Perhaps violence isn’t so black and white after all…

To kill one man is to be guilty of a capital crime, to kill ten men is to increase the guilt ten-fold, to kill a hundred men is to increase it a hundred-fold. This the rulers of the earth all recognize, and yet when it comes to the greatest crime–waging war on another state–they praise [Read More...]

Idiots, Maniacs and Me

I spend a lot of time arguing with people on Facebook. Perhaps too much time. But as I’m writing a script or doing some other sort of creative work, I find it helpful to jump back and forth between whatever I’m writing and whatever I’m arguing about. I used to play chess and Scrabble online [Read More...]

What is the best foundation for the existence of objective moral values–theism or atheism?

Either I’m getting old or something is happening at precisely 4:48 a.m. each morning to wake me up. Whatever the case, one of the things I do to while away the early morning hours/help myself fall back asleep is listen to podcasts on all sorts of topics. This weekend it was Sam Harris debating William [Read More...]

Moral outrage and other ways to “win” arguments

If you’d like to read a fascinating critique of penal substitutionary atonement theory, I heartily recommend you read through Michael Hardin’s comments on this recent post by Scot McKnight. However, if you’d like to observe some commonly employed tactics used to avoid substantive critique of one’s position, I invite you to read Scot’s post, itself. [Read More...]

A momentary lapse of reason?

I’ve been following with great interest Sam Harris’s extended exchanges with his critics. First it was Daniel Dennet, who wrote a lengthy and scathing critique of Harris’s book Free Will, calling it a “veritable museum of mistakes.” I am grateful to Harris for saying, so boldly and clearly, what less outgoing scientists are┬áthinking but keeping [Read More...]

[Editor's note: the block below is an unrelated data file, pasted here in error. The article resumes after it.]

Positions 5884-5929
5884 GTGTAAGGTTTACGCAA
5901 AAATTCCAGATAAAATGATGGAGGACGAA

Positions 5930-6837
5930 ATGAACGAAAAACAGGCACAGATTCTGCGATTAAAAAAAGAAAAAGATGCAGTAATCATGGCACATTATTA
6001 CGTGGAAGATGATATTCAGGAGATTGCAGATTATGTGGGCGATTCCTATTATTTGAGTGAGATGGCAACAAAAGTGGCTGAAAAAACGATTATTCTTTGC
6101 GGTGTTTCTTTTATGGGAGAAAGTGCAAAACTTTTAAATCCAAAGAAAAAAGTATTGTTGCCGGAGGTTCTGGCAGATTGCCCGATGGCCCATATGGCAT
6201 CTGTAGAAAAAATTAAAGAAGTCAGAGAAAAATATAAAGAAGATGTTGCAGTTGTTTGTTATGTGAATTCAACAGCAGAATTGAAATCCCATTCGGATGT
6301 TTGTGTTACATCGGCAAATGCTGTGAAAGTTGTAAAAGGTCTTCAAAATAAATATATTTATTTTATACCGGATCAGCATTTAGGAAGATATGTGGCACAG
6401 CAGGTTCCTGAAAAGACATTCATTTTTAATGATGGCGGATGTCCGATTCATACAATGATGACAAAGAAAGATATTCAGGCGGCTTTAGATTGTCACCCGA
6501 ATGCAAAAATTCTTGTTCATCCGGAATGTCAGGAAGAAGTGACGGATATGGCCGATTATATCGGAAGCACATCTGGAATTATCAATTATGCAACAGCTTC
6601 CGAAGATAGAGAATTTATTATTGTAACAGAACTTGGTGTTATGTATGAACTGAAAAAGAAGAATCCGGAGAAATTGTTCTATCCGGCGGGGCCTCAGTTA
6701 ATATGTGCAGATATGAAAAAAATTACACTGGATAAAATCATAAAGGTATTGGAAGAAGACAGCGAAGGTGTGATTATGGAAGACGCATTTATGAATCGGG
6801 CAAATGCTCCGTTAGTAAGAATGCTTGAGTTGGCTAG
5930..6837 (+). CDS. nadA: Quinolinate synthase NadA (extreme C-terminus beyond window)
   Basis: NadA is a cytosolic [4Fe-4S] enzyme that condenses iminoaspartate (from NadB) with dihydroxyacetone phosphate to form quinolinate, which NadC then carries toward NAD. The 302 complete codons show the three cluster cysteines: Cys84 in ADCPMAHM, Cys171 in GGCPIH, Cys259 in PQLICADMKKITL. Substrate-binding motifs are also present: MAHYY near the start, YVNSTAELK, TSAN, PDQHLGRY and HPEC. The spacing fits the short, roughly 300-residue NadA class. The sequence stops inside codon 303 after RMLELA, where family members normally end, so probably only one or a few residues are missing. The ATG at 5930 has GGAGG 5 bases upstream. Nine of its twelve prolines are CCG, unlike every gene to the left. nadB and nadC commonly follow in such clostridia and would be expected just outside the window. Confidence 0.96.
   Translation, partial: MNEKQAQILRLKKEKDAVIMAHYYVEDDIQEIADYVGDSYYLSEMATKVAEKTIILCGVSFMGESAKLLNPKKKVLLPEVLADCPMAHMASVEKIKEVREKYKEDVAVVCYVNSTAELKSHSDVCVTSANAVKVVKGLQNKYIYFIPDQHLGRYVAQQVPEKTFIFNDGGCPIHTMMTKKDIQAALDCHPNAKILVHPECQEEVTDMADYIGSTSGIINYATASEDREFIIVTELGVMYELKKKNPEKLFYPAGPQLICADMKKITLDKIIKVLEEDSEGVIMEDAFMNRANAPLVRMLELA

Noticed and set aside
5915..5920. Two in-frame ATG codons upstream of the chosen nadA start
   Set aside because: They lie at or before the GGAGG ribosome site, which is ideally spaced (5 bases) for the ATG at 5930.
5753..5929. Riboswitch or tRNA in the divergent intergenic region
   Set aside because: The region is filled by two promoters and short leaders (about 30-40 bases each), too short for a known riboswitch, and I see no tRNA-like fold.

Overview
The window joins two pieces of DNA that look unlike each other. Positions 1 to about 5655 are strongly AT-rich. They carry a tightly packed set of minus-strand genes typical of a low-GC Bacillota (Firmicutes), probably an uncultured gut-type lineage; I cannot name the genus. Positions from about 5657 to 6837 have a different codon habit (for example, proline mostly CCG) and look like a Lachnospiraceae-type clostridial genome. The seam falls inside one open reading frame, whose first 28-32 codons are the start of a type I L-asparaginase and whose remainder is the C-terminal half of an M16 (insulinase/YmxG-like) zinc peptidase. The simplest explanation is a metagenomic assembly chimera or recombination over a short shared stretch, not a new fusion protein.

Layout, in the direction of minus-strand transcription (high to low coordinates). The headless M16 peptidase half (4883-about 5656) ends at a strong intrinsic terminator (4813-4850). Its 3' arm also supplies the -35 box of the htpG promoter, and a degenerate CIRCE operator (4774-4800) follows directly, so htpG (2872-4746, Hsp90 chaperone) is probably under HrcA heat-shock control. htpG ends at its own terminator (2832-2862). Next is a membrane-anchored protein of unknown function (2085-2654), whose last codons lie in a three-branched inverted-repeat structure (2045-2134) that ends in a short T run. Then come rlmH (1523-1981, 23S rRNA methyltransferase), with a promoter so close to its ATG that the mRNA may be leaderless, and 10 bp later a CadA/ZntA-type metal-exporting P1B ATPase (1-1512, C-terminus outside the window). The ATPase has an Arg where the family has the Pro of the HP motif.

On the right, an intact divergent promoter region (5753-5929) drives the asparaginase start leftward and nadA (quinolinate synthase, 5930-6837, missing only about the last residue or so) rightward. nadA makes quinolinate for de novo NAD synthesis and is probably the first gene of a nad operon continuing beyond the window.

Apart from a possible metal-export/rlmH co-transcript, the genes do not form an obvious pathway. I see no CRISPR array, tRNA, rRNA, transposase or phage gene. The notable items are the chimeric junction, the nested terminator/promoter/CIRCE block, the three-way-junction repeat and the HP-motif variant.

The best of all possible stories — can it be true?

That’s the title of the paper I’ll be delivering at Trinity Western University’s Hell and Damnation public philosophy lecture event on February 13. Also presenting will be TWU philosophy professor Myron Penner, whose paper is called “How to Be a Universalist.” The event kicks off at 7pm and will wrap around 9. Q&A to follow [Read More...]

Can we be scientific about theology?

I say, “Yes!” But if we are going to be scientific about theology, it seems to me we need to proceed like scientists, with as few assumptions about the data under observation as possible, i.e. that the Spirit is somehow guiding us. Rather than proceed from that assumption, I would rather wait and see if [Read More...]

The NSA: From “No Such Agency” to “New Snowden Age”

In early 2001, I was doing research for a novel about a radio operator on a Trident nuclear submarine who receives a mysterious signal from what appears to be an extra-terrestrial source and subsequently finds himself at the center of an international and [possibly] interplanetary crisis. As part of my research, I spent time studying [Read More...]

A few thoughts on avoiding extremes

Just because something isn’t what you expected doesn’t mean it isn’t good. Just becomes something can’t do everything doesn’t mean it can’t do some things well. For something to be revealed, other things must be concealed. Therefore, the key question behind every “A-ha moment” should be, “What am I missing?” Don’t just accept an idea [Read More...]

This would be comical if it weren’t so ludicrous

Apparently, some troops stationed at the Guantanamo Bay detention camp–where prisoners have been routinely held without trial, abused and tortured since 2002–are upset about some nativity scenes displayed in two mess halls, which they say unfairly privilege Christianity over other religions. By placing these displays in prominent common areas, the impression is that one faith [Read More...]


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